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Avian Dis. 2000 Apr-Jun;44(2):256-65.

Identifying agent(s) associated with poult enteritis mortality syndrome: importance of the thymus.

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Southeast Poultry Research Lab, USDA-ARS, Athens, GA 30605, USA.


Poult enteritis mortality syndrome (PEMS), a highly infectious disease of young turkeys, causes serious financial losses to the turkey industry. Clinically, PEMS is defined by mortality profiles, diarrhea, growth depression, and immunosuppression. Although many viruses, bacteria, and parasites are found in PEMS-infected birds, the inciting agent remains unknown. Experimentally, PEMS can be reproduced by exposing naïve poults to the intestinal contents from infected birds. Previous reports suggest that extraintestinal tissues fail to reproduce the disease. Histopathologic examination of tissues from PEMS-infected poults suggested that the thymus exhibited the earliest signs of pathology. On the basis of these observations, we hypothesized that the thymus harbors an agent(s) involved in PEMS. In these studies, naïve turkey poults were orally inoculated with a bacteria-free filtrate composed of either the intestines and feces or the thymus from PEMS-infected birds and were monitored for clinical signs of PEMS. Poults exposed to a filtrate composed solely of the thymus from PEMS-infected birds exhibited diarrhea, growth depression, mortality, pathology, and, most importantly, immunosuppression similar to poults exposed to the intestinal filtrate. The results of this study suggest that the thymus of infected birds harbors the agent(s) that can reproduce a PEMS-like disease in turkey poults.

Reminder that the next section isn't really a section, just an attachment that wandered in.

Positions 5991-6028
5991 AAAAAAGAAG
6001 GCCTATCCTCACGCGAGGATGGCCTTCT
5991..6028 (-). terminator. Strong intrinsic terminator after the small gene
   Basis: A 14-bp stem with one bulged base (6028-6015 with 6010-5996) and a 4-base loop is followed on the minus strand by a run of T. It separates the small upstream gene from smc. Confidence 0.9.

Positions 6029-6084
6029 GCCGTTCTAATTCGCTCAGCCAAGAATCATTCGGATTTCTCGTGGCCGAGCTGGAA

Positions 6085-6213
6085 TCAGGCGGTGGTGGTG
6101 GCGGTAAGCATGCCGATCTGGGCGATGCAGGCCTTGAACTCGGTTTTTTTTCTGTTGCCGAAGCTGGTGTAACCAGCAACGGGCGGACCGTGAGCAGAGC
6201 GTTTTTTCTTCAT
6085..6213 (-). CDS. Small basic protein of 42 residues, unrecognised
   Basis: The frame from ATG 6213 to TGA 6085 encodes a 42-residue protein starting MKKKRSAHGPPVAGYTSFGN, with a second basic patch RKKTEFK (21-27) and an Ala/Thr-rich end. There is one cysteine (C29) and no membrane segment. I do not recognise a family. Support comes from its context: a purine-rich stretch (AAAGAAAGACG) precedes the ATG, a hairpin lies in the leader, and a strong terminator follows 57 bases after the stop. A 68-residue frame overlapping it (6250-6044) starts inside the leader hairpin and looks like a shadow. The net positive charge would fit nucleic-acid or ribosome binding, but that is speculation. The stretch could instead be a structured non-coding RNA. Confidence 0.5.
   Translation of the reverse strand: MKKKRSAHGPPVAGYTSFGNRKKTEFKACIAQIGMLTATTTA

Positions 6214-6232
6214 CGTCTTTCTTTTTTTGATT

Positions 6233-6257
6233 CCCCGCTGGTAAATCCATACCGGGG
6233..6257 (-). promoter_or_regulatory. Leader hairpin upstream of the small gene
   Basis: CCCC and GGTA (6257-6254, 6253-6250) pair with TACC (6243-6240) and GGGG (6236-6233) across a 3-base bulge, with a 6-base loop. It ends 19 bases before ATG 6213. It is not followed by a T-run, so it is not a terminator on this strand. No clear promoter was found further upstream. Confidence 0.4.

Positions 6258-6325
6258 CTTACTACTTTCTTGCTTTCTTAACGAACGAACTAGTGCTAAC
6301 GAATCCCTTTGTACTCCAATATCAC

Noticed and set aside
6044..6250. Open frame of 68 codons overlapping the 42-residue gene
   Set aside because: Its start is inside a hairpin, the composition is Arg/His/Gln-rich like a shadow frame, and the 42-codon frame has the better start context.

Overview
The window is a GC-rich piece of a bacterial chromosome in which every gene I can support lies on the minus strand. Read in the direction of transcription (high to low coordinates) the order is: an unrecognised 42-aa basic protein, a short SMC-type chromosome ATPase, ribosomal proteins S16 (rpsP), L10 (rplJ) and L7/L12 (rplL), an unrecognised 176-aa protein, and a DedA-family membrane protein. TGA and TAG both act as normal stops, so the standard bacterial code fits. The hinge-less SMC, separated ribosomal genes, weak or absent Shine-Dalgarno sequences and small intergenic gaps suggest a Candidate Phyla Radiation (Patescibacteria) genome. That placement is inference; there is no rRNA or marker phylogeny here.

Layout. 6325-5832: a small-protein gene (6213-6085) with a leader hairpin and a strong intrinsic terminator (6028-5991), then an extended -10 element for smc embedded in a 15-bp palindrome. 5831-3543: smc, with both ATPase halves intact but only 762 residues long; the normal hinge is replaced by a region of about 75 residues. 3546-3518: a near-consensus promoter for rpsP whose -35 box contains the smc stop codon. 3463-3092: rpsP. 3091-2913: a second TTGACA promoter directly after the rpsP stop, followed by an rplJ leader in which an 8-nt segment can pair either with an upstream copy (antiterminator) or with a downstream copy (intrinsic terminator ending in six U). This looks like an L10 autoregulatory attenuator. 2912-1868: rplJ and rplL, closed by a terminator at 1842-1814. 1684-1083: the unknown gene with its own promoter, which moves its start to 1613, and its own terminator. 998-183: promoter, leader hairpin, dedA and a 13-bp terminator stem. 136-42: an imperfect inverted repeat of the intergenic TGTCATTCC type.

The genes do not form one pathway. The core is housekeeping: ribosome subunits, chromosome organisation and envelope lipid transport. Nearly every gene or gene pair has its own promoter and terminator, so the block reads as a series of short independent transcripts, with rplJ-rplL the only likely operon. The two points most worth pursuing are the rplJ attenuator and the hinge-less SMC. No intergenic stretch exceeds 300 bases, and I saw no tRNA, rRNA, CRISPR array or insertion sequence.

[Indexed for MEDLINE]

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